The National Association of Realtors has re-thought their negativity barrage on the tax reform, and is back in cheerleader mode:
While the new tax law is already in effect, here we estimate how home prices will trend in 2018 for each state. The new tax law reduces the limit on deductible mortgage debt and limits the deductibility of the real estate tax up to $10,000. These two provisions are expected to have an impact on the housing market. Moreover, a higher standard deduction may lessen the incentive to purchase a home, as fewer consumers will utilize mortgage interest and property tax deductions.
Aside from the tax reform impact, it is of utmost importance to understand that the current state of the housing market will also influence home prices. Prices are shaped by supply and demand, like any other economic asset. A shortage of supply pushes up prices, while excess supply causes prices to fall. In the past five years, housing inventory has fallen across the country and as a result, home prices continue to rise.Link to Article
They have broken down their data for each state too.
Here is what they say about California:
In spite of California prices going up 7.9% in the third quarter of 2017, they project a 1.1% increase for 2018 – which is quite a drop-off.
How is their math? Let’s check:
Factor 2 – Tax impact
The average interest paid for a 30-year fixed-rate mortgage:
What? Just a quick look at those numbers and you can sense a mistake. Interest on a $750,000 loan has to be more than $1,200 per month. Thanks to Google, there are several mortgage amortization calculators online, and within 30 seconds I found this:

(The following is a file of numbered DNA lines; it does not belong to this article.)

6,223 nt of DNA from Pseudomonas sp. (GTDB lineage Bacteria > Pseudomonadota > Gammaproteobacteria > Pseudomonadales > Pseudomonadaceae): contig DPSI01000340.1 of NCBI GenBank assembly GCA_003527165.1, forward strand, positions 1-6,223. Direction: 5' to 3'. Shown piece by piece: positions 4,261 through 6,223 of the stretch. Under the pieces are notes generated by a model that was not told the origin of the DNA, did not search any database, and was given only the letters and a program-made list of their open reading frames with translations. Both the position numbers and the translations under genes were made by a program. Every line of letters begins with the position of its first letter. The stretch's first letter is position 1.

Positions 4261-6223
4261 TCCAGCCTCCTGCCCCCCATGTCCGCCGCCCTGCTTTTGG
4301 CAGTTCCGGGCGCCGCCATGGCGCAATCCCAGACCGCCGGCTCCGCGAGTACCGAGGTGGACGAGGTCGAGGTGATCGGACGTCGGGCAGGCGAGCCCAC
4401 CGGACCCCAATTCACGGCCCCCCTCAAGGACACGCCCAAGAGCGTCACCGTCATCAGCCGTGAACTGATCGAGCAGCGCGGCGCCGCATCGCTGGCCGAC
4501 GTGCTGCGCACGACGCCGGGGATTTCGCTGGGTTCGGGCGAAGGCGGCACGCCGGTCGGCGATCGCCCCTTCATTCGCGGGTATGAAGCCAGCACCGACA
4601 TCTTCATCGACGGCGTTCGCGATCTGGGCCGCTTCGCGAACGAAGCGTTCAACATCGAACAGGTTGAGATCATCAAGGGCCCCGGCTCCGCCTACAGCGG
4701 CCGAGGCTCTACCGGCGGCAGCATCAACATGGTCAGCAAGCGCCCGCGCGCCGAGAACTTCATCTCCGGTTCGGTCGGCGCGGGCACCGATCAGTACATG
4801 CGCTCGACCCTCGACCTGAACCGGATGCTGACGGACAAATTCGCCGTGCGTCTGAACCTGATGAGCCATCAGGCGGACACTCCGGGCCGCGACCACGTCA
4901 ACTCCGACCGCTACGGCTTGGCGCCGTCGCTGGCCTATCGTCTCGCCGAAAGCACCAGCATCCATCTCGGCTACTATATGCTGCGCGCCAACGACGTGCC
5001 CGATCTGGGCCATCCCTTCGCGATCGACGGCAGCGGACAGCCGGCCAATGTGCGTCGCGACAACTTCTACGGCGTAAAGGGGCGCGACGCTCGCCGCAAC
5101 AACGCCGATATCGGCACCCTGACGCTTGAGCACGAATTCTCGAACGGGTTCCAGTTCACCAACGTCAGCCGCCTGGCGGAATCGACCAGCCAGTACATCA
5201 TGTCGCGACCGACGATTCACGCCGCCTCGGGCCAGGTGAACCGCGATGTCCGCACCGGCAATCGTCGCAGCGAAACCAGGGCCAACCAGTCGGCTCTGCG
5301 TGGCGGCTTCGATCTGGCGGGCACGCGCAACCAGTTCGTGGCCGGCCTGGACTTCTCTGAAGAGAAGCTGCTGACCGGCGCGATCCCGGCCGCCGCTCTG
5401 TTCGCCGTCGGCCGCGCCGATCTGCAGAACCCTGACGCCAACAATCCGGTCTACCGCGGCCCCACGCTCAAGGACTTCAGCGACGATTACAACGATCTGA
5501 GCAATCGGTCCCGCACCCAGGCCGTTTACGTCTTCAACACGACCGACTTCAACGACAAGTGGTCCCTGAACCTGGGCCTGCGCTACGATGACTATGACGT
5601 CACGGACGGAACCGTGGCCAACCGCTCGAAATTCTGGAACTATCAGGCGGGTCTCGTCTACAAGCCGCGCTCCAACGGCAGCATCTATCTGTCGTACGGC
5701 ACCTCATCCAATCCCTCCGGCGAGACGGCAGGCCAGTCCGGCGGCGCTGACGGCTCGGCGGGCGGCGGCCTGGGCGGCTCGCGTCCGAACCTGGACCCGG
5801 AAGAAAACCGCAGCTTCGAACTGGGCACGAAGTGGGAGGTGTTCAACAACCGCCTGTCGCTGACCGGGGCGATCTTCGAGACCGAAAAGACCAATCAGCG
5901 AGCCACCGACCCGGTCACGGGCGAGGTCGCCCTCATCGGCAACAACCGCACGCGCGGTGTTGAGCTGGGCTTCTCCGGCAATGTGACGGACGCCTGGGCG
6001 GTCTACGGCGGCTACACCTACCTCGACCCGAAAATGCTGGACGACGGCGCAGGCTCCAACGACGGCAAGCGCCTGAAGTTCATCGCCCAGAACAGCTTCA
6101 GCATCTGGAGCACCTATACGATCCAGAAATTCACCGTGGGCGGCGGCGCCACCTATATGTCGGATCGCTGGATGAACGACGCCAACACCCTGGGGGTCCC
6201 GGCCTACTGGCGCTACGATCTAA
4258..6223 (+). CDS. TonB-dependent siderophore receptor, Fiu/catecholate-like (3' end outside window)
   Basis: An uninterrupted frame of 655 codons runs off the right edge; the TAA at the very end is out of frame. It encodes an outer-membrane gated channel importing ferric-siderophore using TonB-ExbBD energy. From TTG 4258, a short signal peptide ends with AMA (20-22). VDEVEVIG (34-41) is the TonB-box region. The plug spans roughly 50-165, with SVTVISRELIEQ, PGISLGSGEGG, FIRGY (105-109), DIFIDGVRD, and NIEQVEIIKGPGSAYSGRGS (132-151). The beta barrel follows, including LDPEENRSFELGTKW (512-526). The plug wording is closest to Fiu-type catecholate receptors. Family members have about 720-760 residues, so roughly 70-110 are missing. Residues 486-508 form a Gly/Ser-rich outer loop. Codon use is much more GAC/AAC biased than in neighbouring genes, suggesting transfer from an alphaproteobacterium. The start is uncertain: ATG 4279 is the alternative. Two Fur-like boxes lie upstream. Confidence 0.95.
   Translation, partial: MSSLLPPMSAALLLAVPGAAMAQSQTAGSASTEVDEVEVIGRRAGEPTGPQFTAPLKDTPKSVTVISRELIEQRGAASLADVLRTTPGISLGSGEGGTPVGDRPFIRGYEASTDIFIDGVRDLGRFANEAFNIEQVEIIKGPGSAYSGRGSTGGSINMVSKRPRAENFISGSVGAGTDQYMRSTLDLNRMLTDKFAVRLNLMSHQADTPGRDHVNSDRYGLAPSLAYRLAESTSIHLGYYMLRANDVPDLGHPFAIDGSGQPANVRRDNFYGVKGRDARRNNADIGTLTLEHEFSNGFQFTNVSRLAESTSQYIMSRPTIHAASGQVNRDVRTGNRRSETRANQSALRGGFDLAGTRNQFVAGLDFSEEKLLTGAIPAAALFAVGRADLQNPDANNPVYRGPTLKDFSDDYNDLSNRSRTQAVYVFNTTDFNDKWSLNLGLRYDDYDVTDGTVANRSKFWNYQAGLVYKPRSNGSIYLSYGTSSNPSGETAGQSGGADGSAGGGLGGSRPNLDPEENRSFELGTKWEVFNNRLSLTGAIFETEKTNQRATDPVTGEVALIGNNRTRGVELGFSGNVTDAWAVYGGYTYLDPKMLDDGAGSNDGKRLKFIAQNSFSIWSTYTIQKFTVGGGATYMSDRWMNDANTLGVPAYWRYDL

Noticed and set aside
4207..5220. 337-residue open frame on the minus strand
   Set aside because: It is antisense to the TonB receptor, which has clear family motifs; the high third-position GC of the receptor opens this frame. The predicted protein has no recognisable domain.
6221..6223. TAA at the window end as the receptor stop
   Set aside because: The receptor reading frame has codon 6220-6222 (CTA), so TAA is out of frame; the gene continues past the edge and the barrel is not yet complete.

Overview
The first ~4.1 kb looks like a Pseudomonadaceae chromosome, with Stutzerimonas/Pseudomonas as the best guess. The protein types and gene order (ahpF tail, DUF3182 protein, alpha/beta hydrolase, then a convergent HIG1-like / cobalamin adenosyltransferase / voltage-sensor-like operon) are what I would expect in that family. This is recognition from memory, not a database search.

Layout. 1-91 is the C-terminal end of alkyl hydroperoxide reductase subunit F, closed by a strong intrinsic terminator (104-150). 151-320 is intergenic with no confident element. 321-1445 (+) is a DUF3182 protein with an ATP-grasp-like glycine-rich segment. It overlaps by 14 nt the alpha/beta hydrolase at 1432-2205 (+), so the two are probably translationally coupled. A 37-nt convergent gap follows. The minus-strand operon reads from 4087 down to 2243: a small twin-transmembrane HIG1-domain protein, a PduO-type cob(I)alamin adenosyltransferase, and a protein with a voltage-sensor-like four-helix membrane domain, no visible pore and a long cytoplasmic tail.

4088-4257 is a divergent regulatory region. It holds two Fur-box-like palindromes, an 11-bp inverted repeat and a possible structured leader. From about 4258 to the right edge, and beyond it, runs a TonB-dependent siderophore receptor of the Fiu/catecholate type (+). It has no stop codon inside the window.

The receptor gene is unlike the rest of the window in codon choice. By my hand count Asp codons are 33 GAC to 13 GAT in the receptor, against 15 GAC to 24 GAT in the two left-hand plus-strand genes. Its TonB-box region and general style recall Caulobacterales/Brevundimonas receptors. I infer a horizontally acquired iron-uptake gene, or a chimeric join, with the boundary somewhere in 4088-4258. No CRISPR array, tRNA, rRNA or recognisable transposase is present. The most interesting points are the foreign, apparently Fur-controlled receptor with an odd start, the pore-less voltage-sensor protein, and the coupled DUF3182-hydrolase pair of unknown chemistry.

Even the full interest paid over the life of the loan divided by 30 is more than $15,170 (it’s $17,967 per yr). Then they calculate the impact on existing homeowners, BUT THERE IS NO M.I.D. CHANGE FOR THEM. The new limit of $750,000 is for new home buyers, not existing.
The N.A.R. is publishing articles nationwide, and nobody checks these? If they can’t get their facts right, how reliable is anything they say?
Like my high school baseball coach used to say,
“Don’t believe anything you hear, and only half of what you see!”
Steve Jenner and his wife were planning to buy a home near the house they’re renting in Dana Point, where properties typically sell in the $1.2 million to $1.5 million range.
But in December, just as Congress was voting to pass a new tax law limiting real estate-related deductions, the Jenners backed out and renewed their lease instead. They may not be able to afford to buy a home under the new tax law, Jenner said.
“The deduction on your taxes won’t be there anymore,” said Jenner, 50, a sales executive for a biotech firm. “That increases my cost to own because I’m not getting that benefit.”
Throughout Southern California, potential homebuyers and their real estate agents are trying to assess how tax cuts President Donald Trump signed into law Dec. 20 will impact housing.
Some are pulling out of the market, local agents say. Others are in a holding pattern and some home shoppers said they plan to buy out of state where the tax consequences won’t be as great.
There also are forecasts showing California house price increases won’t be as big as they would have been before the tax changes.
But interviews with economists, mortgage brokers, accountants and agents show there are just as many who think this is no big deal. The brouhaha will die out, they say, once the industry adjusts to the new reality.
“Every time these new laws are passed, there’s panic. Then it ends up being nothing,” said Blake Roberts, CEO at Pier to Pier Brokers in Hermosa Beach. “Death, divorce and desire keep happening, and people still have a need to buy real estate.”